The question nags at me as I watch the debate by Adirondack Recreational Trail Advocates to scrap the railroad. I am troubled by a divisive debate and controversy. I know that divisiveness rarely leads to a desirable outcome for those involved.
Again this year, my family and I volunteered for the railroad's Ironman run aid station, something we've done for the last six years. It is a massive undertaking. The contrasts were stark: Here we were, spending all day and half the night supporting athletes, while ARTA was selling its single-minded plan uptown. I wonder if those who signed their petition realized they were endorsing scrapping an operating railroad instead of an abandoned one? I bet, if given the choice, they would be most enthusiastic about having both rail and trail.
Mid-race, I visited ARTA and ended in conversation with Mr. Keet. I was pleased to learn ARTA now supports keeping the railroad - the rail with trail between Lake Placid and Saranac Lake. But my enthusiasm was dampened by his unwavering desire to rip up tracks south of Saranac Lake to Lake Clear, Tupper Lake and then Thendara. From a railroad operations standpoint, it is not practical to remove segments and run a functional, isolated railroad. There is no shop here, and then you could never exchange equipment without trucking it in or out, which is cost-prohibitive.
I expressed my interest for us to work together, to build a trail where it's practical and in segments. We could give the trail users a ride back up the hill to Lake Placid, I pointed out, and this is the town where the majority of the tourists are. When I asked about the already abandoned railroad north of Lake Clear, I was surprised that Mr. Keet explained they could not focus on building that out because there were "not enough people there." I suggested that Charlie's Inn would be a big winner, with both the railroad and trail at their property, but Mr. Keet insisted this is simply not possible. It made me wonder then, who would be walking the ripped-up railroad in Lake Clear?
And then their numbers. Does anyone really believe there will be hundreds of thousands of people walking the trail in the wilderness between Saranac Lake and Tupper Lake? I'm sorry, it just seems so doubtful. First, the other trails they cite are not as rural as the Adirondacks and are long abandoned railroad-wise. Second, it's mud season through April. May and June belong to the black flies. July, the deer flies arrive. Snow and raw temperatures return mid October. So maybe three months of agreeable weather. Who will do the 34-to-80-mile trip length except the very most fit? Certainly not the masses of tourists, youth, elderly or infirm, who will then be all but excluded from the beautiful Adirondack interior? I pressed my case for segments with Mr. Keet; I asked him, Lee, couldn't ARTA build some segments first along the existing railroad and see what happens? Isn't that big enough for ARTA to chew on for a while? "No" was his firm reply.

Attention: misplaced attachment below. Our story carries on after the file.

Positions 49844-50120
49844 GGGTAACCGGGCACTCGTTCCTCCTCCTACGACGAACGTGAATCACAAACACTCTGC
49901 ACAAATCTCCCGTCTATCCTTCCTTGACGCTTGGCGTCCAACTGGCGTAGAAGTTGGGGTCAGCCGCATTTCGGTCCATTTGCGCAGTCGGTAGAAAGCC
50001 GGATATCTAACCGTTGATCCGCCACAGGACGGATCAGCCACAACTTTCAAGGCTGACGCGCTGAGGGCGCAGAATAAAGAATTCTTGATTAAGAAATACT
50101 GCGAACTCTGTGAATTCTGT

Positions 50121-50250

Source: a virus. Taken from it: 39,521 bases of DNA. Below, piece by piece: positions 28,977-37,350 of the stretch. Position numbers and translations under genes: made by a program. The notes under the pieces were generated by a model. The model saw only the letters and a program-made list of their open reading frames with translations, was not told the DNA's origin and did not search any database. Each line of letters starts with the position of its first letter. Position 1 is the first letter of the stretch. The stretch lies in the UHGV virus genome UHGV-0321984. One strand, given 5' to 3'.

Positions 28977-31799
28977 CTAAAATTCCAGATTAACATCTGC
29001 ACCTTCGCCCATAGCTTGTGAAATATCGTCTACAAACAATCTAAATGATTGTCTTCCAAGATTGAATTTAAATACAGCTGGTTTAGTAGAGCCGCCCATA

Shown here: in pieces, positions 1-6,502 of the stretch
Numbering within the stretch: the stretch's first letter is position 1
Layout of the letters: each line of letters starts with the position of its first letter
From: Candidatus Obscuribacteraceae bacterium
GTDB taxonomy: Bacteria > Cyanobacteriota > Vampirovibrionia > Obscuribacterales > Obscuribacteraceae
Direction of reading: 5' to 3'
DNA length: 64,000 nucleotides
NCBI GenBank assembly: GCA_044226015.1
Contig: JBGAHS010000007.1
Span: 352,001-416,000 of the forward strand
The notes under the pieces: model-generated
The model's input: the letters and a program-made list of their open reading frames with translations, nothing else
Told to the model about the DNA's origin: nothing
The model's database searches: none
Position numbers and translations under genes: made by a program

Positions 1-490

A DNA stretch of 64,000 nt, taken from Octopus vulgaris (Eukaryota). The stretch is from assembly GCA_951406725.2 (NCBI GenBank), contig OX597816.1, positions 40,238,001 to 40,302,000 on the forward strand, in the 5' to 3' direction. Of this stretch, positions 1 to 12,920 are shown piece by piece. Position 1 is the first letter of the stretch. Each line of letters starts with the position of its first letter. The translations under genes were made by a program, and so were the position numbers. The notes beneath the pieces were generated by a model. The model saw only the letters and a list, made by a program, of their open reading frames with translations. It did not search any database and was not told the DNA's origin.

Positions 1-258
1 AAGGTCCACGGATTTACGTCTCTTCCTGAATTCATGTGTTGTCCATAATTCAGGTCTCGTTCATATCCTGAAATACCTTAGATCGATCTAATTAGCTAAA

Why am I so passionate for rail? Because it is an awesome, environmentally friendly transportation mode built of sweat and toil, and it has huge value for all the communities along the way. It is living history. It is much more than nostalgia and recreation - which the Adirondacks are already rich in. There are lots of trails to hike but only one railroad.
I see expanded passenger service and future rail freight. Trash, logs and pellets out, salt, fuel and propane in - incidentally, the Adirondacks uses a lot of heating fuel. Want to reduce your fuel bill by 20 to 30 cents a gallon? It is possible and a big deal when multiplied by all the dwellings. Yes, it will take time to develop this business, but with the rail in place it can be done gradually. But without tracks, it will never happen.
In my vision, the railroad has regional headquarters in Tupper Lake with a shop as well, possibly in the OWD complex. They can take on rail car repair work and create full-time, skilled jobs for mechanics, welders, electricians, etc. This staff can better support expanded railroad maintenance and operations, including a steam engine in Tupper Lake and new Lake Placid-Tupper Lake cruise and dinner trains, much like the Alaska Railroad does. We have the tourists to support both rails and trails, and exquisite scenery to go with it. The trains and trails both would be a hit. And we can pick up and drop off hikers and paddlers anywhere along the way.
With 12 years of railroad experience in the Adirondacks, I know the property like my best friend. I know both construction and railroading and, for this line, exactly by the milepost what is needed for repairs. I am sincere in my belief that we can both preserve rail service and create some fun trails.
I began this wondering why it can't be a cooperative venture. I think it is right. There is nothing innovative in scrapping a railroad, but there is in creating a railroad serving the region with trails. Let the railroad "bridge" the trail segments. Make trails in Tupper Lake, Lake Clear and Saranac Lake to Lake Placid. See what happens next. In doing so, new trails are created, and the railroad is enhanced, too. I predict it will be a unique hit, and each mode will feed the other. Everyone will win, and when that happens, political leaders will line up to support what works for all constituents. That is reality. Everyone backs a winner, and a regionally focused railroad with trails is just that.
This is my vision; I am very passionate about the railroad serving the region with adjacent trails. I will work with any and all to use my skills and knowledge of the rail corridor to see it become a reality.
Pete Snyder is a former operations manager of the Adirondack Scenic Railroad and now lives in Irasburg, Vt.